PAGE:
DNA Electrophoresis

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DNA Electrophoresis

Postby lrwilson » Sep 12 2003 9:18 am

Hello.

I have been mulling over something and I was wondering if someone could help me out.

Under most circumstances, when you run an agarose gel (normal, run-of-the-mill agarose) using a buffer such as TBE or TAE, would it be considered denaturing? That is, would your DNA strands be double or single-stranded? In this case, I am also doing no heat treatment prio to loading and using a typical loading buffer with dye and glycerol. My common sense would say, no. That this would not be denaturing and the DNA would be double-stranded, but I really would value a second opinion.

Ok, (sorry to get so long-winded) but then I was wondering, what would be the purpose to running DNA single-stranded? Would it be faster run time through the gel? When would you do denaturing DNA gels?

ANY help would be greatly appreciated. And please, do not merely tell me to do a lit search or look in Maniatus. If anyone has any answers they would be wiling to post, I would be extremely grateful.

Thanks! :-)
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Postby tfitzwater » Sep 12 2003 9:27 am

Agarose gels (TBE or TAE) are not denaturing.

Denaturing gels are typically run to examine single stranded DNA or RNA that might form secondary structures or hybridize to other fragments and therefore run aberrantly on a native gel. They are useful for analysis of PCR amplifications when the products appear as a smear on native gels due to the formation of multiplexes during the plateau phase of amplification. Denaturing gels are also used for single stranded nucleic acid:protein band shift experiments.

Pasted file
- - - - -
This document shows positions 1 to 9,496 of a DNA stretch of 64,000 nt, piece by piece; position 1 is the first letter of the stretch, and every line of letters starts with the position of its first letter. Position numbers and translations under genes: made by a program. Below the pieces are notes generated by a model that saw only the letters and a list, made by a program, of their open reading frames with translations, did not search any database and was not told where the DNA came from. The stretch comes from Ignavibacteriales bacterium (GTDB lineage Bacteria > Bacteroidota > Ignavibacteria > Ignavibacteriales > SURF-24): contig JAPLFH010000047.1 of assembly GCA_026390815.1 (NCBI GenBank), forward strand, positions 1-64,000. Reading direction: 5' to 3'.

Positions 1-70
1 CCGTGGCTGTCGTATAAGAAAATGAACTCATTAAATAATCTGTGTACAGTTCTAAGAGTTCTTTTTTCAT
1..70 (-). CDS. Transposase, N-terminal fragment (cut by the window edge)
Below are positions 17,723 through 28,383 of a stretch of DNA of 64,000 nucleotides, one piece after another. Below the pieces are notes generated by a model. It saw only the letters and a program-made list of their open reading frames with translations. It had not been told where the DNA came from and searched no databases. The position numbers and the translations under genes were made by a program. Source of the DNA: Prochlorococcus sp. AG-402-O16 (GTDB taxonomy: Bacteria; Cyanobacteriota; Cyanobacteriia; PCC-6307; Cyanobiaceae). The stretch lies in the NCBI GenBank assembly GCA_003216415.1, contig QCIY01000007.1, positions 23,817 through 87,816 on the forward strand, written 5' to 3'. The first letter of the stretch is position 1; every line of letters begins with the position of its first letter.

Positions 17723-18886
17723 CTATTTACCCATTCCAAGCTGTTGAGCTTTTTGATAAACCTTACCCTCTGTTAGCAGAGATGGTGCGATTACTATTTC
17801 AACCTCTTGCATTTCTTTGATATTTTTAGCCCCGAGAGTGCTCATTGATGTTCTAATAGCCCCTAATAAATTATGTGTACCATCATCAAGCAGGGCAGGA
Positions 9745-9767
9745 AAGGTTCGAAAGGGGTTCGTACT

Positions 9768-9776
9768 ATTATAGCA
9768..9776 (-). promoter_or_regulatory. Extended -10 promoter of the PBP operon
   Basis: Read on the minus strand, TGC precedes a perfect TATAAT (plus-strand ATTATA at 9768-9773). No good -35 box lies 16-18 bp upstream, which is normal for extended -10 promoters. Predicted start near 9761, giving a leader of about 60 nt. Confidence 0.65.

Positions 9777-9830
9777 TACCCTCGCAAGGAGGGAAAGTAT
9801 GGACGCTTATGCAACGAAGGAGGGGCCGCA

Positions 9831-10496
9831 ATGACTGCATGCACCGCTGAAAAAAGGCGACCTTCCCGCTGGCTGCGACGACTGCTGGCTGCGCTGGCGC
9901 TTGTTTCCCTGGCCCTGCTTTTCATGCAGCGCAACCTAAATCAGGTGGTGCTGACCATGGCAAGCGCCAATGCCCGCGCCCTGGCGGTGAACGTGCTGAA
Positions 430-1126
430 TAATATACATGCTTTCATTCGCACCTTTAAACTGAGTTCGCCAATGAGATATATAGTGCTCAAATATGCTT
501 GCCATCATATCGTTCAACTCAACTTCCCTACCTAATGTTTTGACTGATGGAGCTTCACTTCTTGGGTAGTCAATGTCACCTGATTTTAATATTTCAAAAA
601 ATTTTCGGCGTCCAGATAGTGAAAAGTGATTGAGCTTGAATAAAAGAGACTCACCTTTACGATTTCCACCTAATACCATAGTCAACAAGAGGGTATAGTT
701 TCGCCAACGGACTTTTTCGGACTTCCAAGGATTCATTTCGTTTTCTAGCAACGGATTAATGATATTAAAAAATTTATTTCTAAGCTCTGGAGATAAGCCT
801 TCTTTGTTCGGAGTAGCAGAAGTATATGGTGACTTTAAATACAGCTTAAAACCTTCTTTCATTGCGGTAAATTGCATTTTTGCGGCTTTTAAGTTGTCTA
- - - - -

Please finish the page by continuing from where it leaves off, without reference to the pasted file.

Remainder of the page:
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Postby lrwilson » Sep 12 2003 11:06 am

Thanks for the second opinion and all the additional information.

The reason I began mulling over this question was because I am doing human identity testing where we denature our PCR products (it is a multiplex) with formamide and heating/snap cooling followed by capillary electrophoresis. One of the primers of the primer pair is fluorescently labeled so we are, therefore, only detecting one of the strands. We also use an internal sizing standard which is comprised of various fragments of DNA that are single stranded. One of these fragments, once it is in the polymer, will form a hairpin and doesn't not run true to size. Something in the polymer must allow this secondary structure to occur (I am guessing)which makes me think it is not a denaturing polymer or environment. Ultimately, I got to wondering why we denature the PCR products at all in this situation. Any ideas on what would be the reason?

Sorry, this post has once again gotten away from me. I suspect that I will probably call the company, but I wanted to see what the scientific community thought first. Thanks again.
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Postby tfitzwater » Sep 12 2003 12:10 pm

It can be very difficult to maintain complete denaturation of some DNA or RNA sequences. This is presumably due to minor variations in handling the samples and the particular sequences involved. Samples that are not denatured may travel as smears rather than discreet bands.

For example, DNA ladders that are composed of direct repeats such as a 10, 20, 30, etc. or 100, 200, 300 etc. base pairs will sometimes behave as single-stranded markers after standard denaturation procedures, but more frequently will appear as bands and arcs between bands due to partial renaturation even on standard denaturing gels. For this reason, DNA ladders prepared by restriction digests are better for denaturing gels.